- NVidia GPU for Optix Denoiser
Host Compatibility and Requirements
- Compatible with Maya 2015, 2016, 2016 Ext2, and 2017
- Compatible with Cinema 4D R16, R17, and R18 (all products except Lite)
- Houdini, Houdini FX, Houdini Indie or Houdini Education (Houdini Apprentice is not supported)
- Compatible with Katana 2.5
- Compatible with 64-bit Softimage 2013, 2014 and 2015
What’s new in Arnold 5.4?
- Improved progressive and adaptive sampling: Better progressive sampling patterns lead to increased noise convergence rate and faster adaptive sampling termination. (#8447)
- clip_geo shader: The new clip_geo shader will clip out all geometry against the shapes it has been assigned to. You can limit the objects that are affected with trace sets, and optionally choose a specific shader for the intersection surfaces. Note that self-intersecting geometry or intersecting clipping objects can cause artifacts. (#7274)
- AOV read shaders: The new aov_read_* shaders let you access built-in AOVs in the AOV shader context or custom AOVs in the regular shading context. They can be useful to reformat built-in AOVs, for example to output normal maps derived from the built-in N AOVs when baking to texture. (#7787)
- Alembic Layering: The alembic procedural now supports Alembic layering, where extra Alembic files specified via the new layers parameter will override properties on top of the Alembic file. (#8467)
- Alembic Arnold Properties: The alembic procedural will now set Arnold parameters from arbGeomParams if they match any Arnold parameter name and type. (#7577)
- Alembic Material Attribute: The alembic procedural has a new material_attribute optional parameter that defines the Alembic property that contains the material names, which will be used to create the per polygon material assignments. (#8535)
- Support for the MaterialX standard library: The materialx operator now supports look development using nodes and node graphs in the MaterialX standard library. Shading models defined using the PBR library are generated using the MaterialX Arnold OSL shader generator. (#8453)
- Disable assignment expressions: Assignments in the set_parameter operator can be now be individually disabled. (#7182)
- Individual parallel init selection for procedurals: You can now tag individual procedural types for serial or parallel intialization. All built-in procedurals are tagged for parallel initialization, but custom procedurals are serial by default, unless their parallel_init boolean metadata has been set. This is useful to tag non-thread safe procedural without disabling parallel initialization altogether. (#7271)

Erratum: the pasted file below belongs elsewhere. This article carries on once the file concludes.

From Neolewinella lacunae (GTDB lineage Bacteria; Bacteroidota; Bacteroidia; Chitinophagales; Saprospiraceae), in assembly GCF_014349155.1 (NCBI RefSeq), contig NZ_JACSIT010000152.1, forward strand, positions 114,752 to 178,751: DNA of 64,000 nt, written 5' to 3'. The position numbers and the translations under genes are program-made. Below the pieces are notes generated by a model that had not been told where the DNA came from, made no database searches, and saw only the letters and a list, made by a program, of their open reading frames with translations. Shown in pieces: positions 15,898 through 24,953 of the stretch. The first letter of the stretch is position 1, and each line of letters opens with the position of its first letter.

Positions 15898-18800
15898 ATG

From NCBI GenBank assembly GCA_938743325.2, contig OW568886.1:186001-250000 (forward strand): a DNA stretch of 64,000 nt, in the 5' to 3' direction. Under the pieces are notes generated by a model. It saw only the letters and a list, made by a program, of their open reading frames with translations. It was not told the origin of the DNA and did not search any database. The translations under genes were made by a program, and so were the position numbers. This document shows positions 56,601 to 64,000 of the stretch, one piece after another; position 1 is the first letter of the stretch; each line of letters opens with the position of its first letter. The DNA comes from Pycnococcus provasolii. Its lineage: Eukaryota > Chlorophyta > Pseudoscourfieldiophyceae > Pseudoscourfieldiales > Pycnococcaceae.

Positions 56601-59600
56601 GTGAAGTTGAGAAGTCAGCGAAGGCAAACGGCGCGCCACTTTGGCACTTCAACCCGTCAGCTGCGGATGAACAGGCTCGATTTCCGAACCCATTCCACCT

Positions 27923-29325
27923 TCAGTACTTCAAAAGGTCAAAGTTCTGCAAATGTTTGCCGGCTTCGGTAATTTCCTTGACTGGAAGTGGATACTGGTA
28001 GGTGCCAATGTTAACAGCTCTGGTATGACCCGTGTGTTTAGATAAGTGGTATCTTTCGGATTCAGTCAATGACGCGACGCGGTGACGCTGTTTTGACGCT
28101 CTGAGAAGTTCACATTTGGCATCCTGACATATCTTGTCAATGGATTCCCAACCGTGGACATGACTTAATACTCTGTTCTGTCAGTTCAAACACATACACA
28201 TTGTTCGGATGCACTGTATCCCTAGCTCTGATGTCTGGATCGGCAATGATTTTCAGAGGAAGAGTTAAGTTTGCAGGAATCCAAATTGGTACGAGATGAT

- Autodesk analytics program: Arnold can now optionally send anonymous statistics data back to Autodesk for analysis. This will help us optimize Arnold for the workflows and systems that are commonly used. This service can be opted-in either by calling the AiPromptADPDialog() API, through the kick -ADP flag, or through other Autodesk applications that support this, such as Maya. For the moment this is only available for OSX. (#8433)
- oiiotool: oiiotool is now distributed with Arnold. (#8501)
Improved round corners: round_corners no longer generates non physical normals, this prevents excessive darkening near objects’ silhouettes. (#8365)
- Faster individual node destruction: Destroying individual nodes with AiNodeDestroy() is now substantially faster in scenes with many global-scope nodes. Individually destroying 500k ginstance nodes went from 50s to about 2s. (#8343)
- Faster scene creation and destruction on Windows: Poor Windows performance when creating and destroying scenes has been greatly improved so that performance is almost as fast as Linux and OSX. For instance, the “releasing resources” step at the end of a render with 29k curves objects went from 45s to 4s. (#4399)